Senator Brandis: It is referring to the FOI functions provided for by the act.

Senator RHIANNON: So, it refers to all aspects of the act. Thank you. Then it says in the last sentence in that same paragraph:

Mr Pilgrim is performing the functions …

What are the Information Commissioner functions referred to in that passage? I am interested in whether they differ in any way—and, if they do, in what way—from the OAIC responsibilities for FOI regulation. Could you clarify, please?

Senator Brandis: I think the paragraph speaks for itself but, given that you suspect there may be something that is not apparent from the face of what I have quoted to you, I will consult Mr O'Sullivan, who is the author of the letter, to inquire of him whether or not what you are putting to me is correct. So I will take that question on notice.

Senator RHIANNON: I understand that the first assistant secretary, Mr Minogue, may have assisted with that letter, so would he be able to expand on that letter?

Mr Minogue : That letter, I suspect, would have come through the department in the normal process. In terms of expanding on it, I think that the way the Attorney has described it is accurate. The FOI Act provides for rights and responsibilities, and the Information Commissioner is responsible for overseeing the framework as to how the Commonwealth discharges its responsibilities there. I think the reference to 'the regulation' and 'the functions' is a generic reference to the act, how it is exercised and the rights and responsibilities. What Mr Pilgrim has said, previously, was how they are going about those functions.

Senator RHIANNON: Can you explain how they differ from the OAIC responsibilities for FOI regulation? Can you clarify that, please?

Mr Minogue : I am misunderstanding. The OAIC has responsibilities and powers under the act.

Senator RHIANNON: But we are referring here to the Information Commissioner.

Mr Minogue : The way the act is structured, the Information Commissioner has certain powers as the head of the OAIC, just the same as every agency has a CEO or secretary who is the accountable officer in public governance legislation. Apart from those head of agency powers the Privacy Commissioner, the Information Commissioner and the Freedom of Information Commissioner were each able to exercise each other's powers but for those head of agency functions. Mr Pilgrim is now the acting Information Commissioner, so he can exercise all the powers of all the commissioners.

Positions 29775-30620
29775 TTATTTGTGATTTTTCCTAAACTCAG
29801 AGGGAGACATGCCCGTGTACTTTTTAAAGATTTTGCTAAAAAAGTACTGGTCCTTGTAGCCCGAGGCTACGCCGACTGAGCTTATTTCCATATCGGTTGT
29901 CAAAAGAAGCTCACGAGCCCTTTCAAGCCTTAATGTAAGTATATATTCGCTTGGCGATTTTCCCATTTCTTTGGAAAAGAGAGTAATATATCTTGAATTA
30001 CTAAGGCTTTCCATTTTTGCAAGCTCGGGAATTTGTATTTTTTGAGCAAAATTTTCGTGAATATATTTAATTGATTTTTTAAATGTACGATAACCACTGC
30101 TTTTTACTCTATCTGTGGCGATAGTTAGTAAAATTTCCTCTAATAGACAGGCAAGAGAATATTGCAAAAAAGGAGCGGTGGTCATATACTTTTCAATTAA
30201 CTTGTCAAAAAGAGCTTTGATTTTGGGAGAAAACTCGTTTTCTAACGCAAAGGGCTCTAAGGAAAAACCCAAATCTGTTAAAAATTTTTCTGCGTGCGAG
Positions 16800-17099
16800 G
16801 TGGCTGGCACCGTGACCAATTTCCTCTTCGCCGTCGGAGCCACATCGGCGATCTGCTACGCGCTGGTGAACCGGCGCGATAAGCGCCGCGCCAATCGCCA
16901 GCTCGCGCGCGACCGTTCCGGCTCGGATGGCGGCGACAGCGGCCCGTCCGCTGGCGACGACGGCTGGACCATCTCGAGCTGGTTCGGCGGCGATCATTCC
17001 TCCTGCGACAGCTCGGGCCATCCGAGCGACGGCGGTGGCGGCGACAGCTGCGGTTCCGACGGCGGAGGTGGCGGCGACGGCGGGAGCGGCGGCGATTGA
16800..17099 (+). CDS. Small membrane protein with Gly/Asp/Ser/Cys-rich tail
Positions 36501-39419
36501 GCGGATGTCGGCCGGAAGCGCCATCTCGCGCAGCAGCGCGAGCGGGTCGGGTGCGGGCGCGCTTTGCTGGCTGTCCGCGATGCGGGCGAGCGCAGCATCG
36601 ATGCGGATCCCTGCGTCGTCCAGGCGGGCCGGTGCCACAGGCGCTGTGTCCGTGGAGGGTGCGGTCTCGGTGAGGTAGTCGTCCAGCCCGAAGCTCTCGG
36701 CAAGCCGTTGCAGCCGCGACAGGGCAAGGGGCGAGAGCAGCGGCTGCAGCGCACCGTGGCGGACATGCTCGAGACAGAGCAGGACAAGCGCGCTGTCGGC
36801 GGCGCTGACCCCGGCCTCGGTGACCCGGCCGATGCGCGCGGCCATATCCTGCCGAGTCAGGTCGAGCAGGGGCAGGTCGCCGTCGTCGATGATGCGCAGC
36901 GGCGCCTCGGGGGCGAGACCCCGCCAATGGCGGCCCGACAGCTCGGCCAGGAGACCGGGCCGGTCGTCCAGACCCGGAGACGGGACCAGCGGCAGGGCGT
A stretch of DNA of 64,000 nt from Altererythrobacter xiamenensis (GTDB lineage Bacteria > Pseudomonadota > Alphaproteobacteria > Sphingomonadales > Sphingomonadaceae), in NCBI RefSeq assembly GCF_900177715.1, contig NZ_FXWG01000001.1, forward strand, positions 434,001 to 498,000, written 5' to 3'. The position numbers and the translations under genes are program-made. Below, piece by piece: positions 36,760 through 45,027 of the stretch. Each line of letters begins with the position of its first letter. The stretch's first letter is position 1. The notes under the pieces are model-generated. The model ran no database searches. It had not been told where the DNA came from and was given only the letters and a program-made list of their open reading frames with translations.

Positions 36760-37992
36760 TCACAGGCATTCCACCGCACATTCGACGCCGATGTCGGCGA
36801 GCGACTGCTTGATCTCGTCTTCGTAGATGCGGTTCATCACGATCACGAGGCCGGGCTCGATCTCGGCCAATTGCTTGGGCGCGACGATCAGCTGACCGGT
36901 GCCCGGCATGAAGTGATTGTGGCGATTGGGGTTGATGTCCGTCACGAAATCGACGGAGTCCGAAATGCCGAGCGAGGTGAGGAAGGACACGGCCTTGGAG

Senator RHIANNON: The letter from Mr Dowd also takes up the issue of statutory mandate. In Mr O'Sullivan's reply, that is not covered. It would be useful for that to be clarified.

Senator Brandis: What are you referring to in the letter from Mr Dowd? What words that Mr Dowd uses are you inquiring about?

Senator RHIANNON: I will come back to that one, Attorney-General. I have lost my paragraph number and, rather than hold us up, I will move on to other questions.

CHAIR: I am afraid your time has finished, but you can come back later.

Senator XENOPHON: Attorney, given that Prime Minister Turnbull promised to be truly consultative and support 'open government', has any consideration been given to reconsidering the legislation before the Senate to abolish the Office of the Australian Information Commissioner?

Senator Brandis: I am glad you acknowledge how committed to being very—

Senator XENOPHON: I quoted from Mr Turnbull.

Senator Brandis: Well, it is true.

Senator XENOPHON: There is a distinction. I am sure he means it but I just quoted him.

Senator Brandis: Thank you for saying so, Senator Xenophon, because indeed he does mean it. Mr Turnbull is very committed to being very consultative and is a great believer in open government.

Senator XENOPHON: And a truly Liberal government.

Senator Brandis: It should not be forgotten that as a brilliant young man Mr Turnbull was the successful counsel in the famous Spycatcher case. So Mr Turnbull has a long track record of commitment to these values.